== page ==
The robot kit contains an aluminum chassis, two continuous rotation servomotors, wheels and caster, battery holder, and mounting for the Board Of Education. Assembly of the robot kit takes less than two hours for students and considerably less for veteran builders. A wide range of electronic components for unique configuration of the Boe-Bot are also provided. These include infrared and contact sensors for object detection, as well as a speaker, hookup wire, and a double ended screwdriver.

The textbook is structured for use by students, ages 12 years or older, and also hobbyists of any age. It is divided into a series of lessons, starting with loading the software onto a PC, and ending with sophisticated line following, multiple bot coordination, and remote sensing applications. The programming language for the BASIC Stamp controller, PBASIC, is available through a free, downloadable editor which runs on Windows, Macintosh or even Linux. The Boe-Bot text contains the program code for all the experiments. The kits are available in either Serial or USB versions, to facilitate interface to personal computers.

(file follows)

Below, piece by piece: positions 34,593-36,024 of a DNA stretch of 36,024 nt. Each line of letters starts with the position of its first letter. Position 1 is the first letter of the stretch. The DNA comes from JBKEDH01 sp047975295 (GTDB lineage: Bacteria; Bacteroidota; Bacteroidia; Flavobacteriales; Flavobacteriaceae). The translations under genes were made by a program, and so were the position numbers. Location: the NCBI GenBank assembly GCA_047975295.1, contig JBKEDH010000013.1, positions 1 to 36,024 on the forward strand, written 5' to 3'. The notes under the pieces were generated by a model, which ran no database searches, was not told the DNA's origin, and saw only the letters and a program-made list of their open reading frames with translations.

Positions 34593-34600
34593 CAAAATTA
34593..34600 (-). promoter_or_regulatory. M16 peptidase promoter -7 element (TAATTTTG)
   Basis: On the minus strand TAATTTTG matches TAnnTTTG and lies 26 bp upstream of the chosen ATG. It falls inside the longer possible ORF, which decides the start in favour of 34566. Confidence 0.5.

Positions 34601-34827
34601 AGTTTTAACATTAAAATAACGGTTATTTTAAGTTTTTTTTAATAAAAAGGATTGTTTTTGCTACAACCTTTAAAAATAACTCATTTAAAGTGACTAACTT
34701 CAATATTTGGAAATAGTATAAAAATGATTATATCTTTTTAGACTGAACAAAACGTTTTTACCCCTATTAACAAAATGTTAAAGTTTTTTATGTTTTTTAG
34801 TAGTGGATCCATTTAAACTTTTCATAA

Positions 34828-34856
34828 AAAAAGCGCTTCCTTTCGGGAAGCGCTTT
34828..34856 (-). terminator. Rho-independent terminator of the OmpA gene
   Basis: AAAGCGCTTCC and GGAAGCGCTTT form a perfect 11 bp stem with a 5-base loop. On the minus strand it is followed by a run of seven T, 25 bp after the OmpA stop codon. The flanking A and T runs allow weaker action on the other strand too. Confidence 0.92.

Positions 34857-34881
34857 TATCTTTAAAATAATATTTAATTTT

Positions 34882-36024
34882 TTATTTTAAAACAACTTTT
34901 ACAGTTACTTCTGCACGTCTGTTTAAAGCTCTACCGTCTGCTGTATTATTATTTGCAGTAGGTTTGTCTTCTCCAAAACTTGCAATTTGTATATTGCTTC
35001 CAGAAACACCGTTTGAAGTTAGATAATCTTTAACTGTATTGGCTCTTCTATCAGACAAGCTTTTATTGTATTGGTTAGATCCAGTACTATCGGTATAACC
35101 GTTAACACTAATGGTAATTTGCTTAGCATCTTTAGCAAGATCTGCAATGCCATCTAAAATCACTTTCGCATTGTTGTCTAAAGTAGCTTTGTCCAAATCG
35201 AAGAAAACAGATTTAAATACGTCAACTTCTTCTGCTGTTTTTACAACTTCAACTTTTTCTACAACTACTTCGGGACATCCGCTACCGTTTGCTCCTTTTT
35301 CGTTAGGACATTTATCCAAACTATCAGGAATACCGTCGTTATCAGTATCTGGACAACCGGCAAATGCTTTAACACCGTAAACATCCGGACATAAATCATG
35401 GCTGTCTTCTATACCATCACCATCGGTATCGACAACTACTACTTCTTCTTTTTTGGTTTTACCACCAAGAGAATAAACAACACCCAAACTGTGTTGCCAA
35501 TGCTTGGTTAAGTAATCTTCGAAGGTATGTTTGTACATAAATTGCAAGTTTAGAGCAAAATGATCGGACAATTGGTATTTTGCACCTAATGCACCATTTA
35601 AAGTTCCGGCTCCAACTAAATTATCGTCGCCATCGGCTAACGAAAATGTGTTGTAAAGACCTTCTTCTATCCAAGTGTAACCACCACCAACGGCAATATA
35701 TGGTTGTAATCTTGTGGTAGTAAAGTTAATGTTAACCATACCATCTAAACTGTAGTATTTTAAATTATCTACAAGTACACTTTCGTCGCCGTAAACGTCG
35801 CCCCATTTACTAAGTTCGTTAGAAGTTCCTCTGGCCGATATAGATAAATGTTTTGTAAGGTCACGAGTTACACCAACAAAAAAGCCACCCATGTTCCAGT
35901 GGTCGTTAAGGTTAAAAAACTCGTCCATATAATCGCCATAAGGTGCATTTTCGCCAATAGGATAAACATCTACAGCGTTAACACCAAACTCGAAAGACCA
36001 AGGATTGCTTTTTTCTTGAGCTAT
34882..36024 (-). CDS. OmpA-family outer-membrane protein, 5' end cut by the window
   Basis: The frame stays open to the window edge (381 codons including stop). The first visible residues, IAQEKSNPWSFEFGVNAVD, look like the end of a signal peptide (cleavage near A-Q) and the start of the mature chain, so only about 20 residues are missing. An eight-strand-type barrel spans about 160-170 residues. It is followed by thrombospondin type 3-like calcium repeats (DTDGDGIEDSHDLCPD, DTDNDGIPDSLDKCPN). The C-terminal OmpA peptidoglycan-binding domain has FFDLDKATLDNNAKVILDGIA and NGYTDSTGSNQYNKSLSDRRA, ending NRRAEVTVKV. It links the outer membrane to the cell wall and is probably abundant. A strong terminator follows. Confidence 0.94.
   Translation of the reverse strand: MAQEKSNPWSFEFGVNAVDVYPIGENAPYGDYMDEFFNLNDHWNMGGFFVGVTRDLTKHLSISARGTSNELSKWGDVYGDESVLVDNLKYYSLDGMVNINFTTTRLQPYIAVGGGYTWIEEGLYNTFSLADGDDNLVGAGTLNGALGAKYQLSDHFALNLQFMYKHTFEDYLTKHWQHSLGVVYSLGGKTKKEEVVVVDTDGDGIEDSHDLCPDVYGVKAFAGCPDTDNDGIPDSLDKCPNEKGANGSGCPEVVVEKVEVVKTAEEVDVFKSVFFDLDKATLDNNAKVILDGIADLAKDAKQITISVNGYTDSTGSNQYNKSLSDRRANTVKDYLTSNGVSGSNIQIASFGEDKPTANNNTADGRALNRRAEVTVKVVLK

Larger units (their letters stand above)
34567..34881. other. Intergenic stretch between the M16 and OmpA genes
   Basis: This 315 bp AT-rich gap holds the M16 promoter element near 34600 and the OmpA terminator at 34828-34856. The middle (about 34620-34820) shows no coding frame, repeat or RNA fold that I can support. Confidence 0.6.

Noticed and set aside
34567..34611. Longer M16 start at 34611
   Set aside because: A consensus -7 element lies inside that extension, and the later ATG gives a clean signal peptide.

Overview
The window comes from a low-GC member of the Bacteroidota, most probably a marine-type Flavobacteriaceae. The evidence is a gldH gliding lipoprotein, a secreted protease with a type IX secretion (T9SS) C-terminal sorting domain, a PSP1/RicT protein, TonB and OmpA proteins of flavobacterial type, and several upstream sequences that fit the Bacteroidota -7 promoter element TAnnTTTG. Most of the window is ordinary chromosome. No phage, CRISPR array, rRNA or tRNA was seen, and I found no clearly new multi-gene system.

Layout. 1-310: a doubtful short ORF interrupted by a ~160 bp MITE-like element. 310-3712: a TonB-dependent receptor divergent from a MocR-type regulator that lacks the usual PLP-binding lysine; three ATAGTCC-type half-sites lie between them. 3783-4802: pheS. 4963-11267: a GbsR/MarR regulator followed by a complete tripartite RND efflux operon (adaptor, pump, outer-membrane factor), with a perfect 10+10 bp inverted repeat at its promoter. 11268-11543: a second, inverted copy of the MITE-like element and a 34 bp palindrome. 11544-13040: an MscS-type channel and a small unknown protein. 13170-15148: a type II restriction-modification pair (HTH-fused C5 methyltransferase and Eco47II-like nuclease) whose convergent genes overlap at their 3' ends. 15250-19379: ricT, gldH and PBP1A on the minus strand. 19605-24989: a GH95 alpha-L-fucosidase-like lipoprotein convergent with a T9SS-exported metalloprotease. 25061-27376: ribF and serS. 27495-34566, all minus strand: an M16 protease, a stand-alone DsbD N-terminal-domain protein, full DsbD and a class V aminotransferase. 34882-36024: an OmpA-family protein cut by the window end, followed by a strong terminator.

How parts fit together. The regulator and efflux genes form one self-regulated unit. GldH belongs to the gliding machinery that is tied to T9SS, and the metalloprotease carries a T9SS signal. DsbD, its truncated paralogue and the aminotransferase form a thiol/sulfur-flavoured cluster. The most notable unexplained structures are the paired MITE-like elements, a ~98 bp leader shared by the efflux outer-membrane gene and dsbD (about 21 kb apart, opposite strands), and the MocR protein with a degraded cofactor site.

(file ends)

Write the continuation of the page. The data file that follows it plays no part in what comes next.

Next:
Add-on kits are available to turn the Boe-Bot into a tanked vehicle, an insect walker, a gripper and to add an infrared remote control. Various sensor options include a compass, accelerometer, and sonar ranging.

Priced at about $179, with volume discounts available, this is a very affordable starter set for schools, families, or individuals who want to learn the basics about programmable robots. The hardware also adapts easily as expertise and interest grow, so the investment continues to be repaid, “with interest.”

Some material in this article is adapted, with permission, from Parallax’s website, —the editors


Parallax, (916) 624-8333

Words by Kevin Berry